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Runs Good Routes

Discussion in 'Buckeye Football' started by chuck_jax, Oct 2, 2004.

  1. chuck_jax

    chuck_jax Newbie

    I know this sounds pretty dumb, but can somebody please explain the essence of good route running? How can one tell if a player ran his route well or not?

    Having only played sand-lot football, I must be over-simplifying it, but we drew up pass plays for a receiver to go so many steps forward then cut right in some other direction - basically to run a certain "pattern." He needed to be in a certain spot in a certain amount of time.

    I keep hearing Ginn isn't running good routes, but frankly, I can't discern whether it is the route or the throw. During the NCSt game, it looked like Zwick was late on a number of crossing patterns.




    Thx,
    Chuck_jax.
     
  2. StoRMinBrutus

    StoRMinBrutus Great 2 B A Buckeyes !!!

    Generally running good routes means running any given route in the playbook as its drawn up. For example : (mind you this is only a general example)

    > Post routes - This kind of pass goes to the middle of the field and usually is called when you have a guy like Santonio who can beat the single saftey and get seperation. Usually the WR is only allowed a single cut or studder to fake out the DB's and get seperation. WR should catch the ball in stride and be run the same way its drawn up. (ex. Holmes catch against Marshall - pretty sure it was a post .. haha will have to relook at that play). But WR makes a fast studder step every time... then BAM runs towards middle and while in stride in the middle QB throws a pass in the middle of the field . If you look at the play with the WR, he should generally be in the same area every single time he runs this route.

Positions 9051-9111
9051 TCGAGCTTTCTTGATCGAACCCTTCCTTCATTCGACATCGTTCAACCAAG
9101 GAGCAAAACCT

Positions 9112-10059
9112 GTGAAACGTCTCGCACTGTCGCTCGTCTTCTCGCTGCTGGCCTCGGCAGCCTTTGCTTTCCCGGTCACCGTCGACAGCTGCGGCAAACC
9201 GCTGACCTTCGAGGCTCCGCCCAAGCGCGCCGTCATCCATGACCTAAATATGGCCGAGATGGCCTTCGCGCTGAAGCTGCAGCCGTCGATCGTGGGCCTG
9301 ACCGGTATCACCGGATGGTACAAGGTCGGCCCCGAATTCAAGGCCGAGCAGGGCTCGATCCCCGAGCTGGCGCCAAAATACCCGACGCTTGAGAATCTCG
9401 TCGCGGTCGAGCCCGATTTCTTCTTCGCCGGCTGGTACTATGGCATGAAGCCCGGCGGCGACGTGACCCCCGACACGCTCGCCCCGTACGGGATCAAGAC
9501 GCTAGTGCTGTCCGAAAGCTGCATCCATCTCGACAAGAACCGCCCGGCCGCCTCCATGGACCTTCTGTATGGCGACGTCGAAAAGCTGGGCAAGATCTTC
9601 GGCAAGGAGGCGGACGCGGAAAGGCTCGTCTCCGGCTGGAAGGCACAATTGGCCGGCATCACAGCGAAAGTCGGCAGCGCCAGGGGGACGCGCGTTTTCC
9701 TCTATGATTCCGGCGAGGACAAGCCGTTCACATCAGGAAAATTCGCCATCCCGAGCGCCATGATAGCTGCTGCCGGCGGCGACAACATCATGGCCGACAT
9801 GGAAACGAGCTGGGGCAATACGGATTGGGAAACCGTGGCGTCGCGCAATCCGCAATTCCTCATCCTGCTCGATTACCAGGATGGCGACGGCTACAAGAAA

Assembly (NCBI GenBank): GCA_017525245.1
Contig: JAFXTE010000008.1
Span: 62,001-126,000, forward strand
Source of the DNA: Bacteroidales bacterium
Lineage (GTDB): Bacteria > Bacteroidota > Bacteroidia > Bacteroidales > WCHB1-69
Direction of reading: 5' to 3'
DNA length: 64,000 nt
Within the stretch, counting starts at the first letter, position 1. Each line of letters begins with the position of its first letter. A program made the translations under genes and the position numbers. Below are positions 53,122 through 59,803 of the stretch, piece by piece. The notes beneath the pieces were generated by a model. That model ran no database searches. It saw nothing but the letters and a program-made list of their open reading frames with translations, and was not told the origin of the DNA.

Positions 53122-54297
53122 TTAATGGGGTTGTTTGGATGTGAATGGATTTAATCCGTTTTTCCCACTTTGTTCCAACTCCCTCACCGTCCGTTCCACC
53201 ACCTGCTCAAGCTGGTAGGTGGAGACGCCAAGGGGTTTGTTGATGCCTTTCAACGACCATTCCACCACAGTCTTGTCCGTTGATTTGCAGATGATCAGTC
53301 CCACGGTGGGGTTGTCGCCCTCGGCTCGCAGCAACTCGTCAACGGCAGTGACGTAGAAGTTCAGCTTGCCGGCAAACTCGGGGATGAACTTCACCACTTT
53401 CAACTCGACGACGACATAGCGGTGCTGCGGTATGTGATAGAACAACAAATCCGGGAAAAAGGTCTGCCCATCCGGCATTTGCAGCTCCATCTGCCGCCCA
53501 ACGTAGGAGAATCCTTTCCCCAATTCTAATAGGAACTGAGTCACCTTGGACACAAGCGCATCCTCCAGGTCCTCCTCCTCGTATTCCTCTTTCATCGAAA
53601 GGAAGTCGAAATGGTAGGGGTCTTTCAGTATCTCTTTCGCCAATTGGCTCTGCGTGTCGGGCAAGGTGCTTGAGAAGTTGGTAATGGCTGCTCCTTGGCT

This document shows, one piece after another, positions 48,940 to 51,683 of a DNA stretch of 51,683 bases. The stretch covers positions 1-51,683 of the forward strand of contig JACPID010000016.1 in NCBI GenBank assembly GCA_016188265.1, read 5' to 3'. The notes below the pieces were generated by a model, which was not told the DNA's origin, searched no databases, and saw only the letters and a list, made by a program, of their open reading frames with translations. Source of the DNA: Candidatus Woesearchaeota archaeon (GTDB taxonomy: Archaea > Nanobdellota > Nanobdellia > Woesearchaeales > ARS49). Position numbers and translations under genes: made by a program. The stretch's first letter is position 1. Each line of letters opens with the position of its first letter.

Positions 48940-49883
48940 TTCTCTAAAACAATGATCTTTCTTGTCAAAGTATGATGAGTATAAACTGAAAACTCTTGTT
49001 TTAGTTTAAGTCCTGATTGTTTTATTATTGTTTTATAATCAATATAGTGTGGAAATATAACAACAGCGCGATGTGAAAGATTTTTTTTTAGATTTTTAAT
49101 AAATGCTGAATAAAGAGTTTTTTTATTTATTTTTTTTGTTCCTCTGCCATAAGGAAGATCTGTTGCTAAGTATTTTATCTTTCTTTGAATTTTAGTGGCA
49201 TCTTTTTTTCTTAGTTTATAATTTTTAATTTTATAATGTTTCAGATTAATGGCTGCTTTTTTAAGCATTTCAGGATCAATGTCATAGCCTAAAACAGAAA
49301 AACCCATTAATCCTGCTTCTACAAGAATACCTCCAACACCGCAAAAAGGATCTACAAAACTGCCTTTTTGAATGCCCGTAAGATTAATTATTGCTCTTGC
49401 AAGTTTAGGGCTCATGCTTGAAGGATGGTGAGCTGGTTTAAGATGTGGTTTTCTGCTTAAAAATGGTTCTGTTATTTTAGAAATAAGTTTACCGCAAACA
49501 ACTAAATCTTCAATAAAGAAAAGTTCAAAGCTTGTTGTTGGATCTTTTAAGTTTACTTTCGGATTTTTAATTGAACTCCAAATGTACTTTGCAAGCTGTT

> Quick out routes - This is a timing route and the receiver cuts quickly towards the sidelines. QB throws the ball before WR even makes his cut. The WR has to run the route th same every time or the timing and the ball will not land there in the right spot. SO 2-4 steps and then BAM out ... catch ball. Should be run by all WR as in playbook and however many steps the playbook suggests.
    > Corner Post routes- Usually this is only a 15 - 20 yard pass and the WR catches the ball at the end of the route (as opposed to in stride and still on the route ala Posts . See above). Getting the picture ??